LACONIA — After 60 years of operating the concession stand for Friday night home games, the Laconia High School Key Club has apparently been replaced by the Laconia Youth Football Association — possibly because of a donation made to the Huot Technical Center renovation/expansion and new football stadium project.
A contingent of Laconia Kiwanians forcefully protested the decision at last night's School Board meeting.
The decision was apparently made administratively by former Superintendent Bob Champlin.
"Are you telling me they gave a donation? Is that what you're saying?" asked Kiwanis Club President Scott Laurent after listening to School Board Chair Joe Cormier explain the reasoning behind the decision by saying that when the district started fund raising for the Huot/stadium project, Laconia Youth Football said they wanted more time in the concession stand.
The community service oriented Key Club is sponsored by the Kiwanis Club and, according to Laurent, the home football game concession stand revenue is the largest source of money — about 80 percent or $3,000 — generated by the club that typically has 20 to 25 high school students as members, as well as teachers as advisers.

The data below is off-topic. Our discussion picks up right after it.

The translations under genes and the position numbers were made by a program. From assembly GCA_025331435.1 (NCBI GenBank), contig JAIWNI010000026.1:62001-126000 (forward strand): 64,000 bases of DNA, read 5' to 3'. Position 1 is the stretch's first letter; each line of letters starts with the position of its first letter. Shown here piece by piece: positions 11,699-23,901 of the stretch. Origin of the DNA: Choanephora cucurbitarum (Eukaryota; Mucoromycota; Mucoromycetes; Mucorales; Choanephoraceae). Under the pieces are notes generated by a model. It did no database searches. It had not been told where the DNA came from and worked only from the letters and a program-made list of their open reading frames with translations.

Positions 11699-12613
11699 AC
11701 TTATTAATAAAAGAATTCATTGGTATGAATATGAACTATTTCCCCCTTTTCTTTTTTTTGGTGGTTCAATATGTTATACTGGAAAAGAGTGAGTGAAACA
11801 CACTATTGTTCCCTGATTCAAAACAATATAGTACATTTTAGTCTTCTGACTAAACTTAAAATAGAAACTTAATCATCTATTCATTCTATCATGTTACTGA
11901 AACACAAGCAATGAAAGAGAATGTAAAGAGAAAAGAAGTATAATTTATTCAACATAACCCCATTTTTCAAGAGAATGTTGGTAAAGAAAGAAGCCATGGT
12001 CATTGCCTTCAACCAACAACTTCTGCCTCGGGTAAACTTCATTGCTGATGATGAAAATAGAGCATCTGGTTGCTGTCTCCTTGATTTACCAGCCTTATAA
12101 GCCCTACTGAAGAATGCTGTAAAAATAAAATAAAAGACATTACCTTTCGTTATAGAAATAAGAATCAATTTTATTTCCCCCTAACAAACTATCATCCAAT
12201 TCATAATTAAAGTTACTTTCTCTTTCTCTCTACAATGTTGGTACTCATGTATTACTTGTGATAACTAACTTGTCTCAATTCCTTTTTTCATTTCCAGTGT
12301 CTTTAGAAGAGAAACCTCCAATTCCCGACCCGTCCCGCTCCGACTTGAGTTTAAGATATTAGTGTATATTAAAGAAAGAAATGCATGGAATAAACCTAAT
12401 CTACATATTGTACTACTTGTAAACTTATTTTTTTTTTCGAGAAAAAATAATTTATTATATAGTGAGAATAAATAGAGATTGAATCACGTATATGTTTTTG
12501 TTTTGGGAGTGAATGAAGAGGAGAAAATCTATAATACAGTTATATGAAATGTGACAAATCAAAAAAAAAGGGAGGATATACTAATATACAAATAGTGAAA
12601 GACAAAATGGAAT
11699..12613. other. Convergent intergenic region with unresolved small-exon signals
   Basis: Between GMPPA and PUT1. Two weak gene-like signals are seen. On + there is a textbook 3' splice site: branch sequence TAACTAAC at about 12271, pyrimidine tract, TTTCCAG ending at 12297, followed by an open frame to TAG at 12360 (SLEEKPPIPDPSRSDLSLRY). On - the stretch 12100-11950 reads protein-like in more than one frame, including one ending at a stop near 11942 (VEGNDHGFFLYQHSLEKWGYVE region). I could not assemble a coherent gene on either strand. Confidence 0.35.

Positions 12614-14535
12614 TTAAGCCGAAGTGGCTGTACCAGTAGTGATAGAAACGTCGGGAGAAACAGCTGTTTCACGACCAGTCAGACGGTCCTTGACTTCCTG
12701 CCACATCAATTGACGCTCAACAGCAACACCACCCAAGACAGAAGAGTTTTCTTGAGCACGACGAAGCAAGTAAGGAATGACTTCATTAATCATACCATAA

Laconia Youth Football is a not-for-profit football league that focuses on younger players and is not exclusive to Laconia students. It has no formal affiliation with the School District.
Laurent said the Kiwanis Club reached out to the School District on April 1 and was told that no decisions had been made regarding the concession stand. He said he spoke with Champlin and Cormier.
"At that time, we were assured no decisions has been made and we would be included in the discussion going forward," said a letter Laurent sent to the School Board.
Laurent also mentioned a communication he got from Champlin in March saying "he feared he may have given something away that was not his to give".
After the meeting, Laurent told The Daily Sun that Cormier was copied on that e-mail from Champlin and Kiwanians made sure current Superintendent Terri Forsten had a copy as well.
After Champlin's retirement, Laurent said publicly that he contacted Cormier two more times by e-mail and each time he was told, "No decision has been made and we will keep you informed."
Apparently, the rest of the School Board was also kept in the dark place about the decision.
"We've taken 60 years of tradition and thrown it out the window," said School Board member Scott Vachon.
"Why is this the first I've heard of this?" he asked.
"I don't have an answer for that," Cormier replied.
Cormier said the Kiwanis members could have the concessions for all of the other events that will be played on the new field, including soccer, field hockey and lacrosse.
He said he recalls the conversation with Laurent about the concession stand in March and said somebody later made the decision to give the home football concessions to Laconia Youth Football but he didn't know who. Cormier also said the superintendent has the power to do that.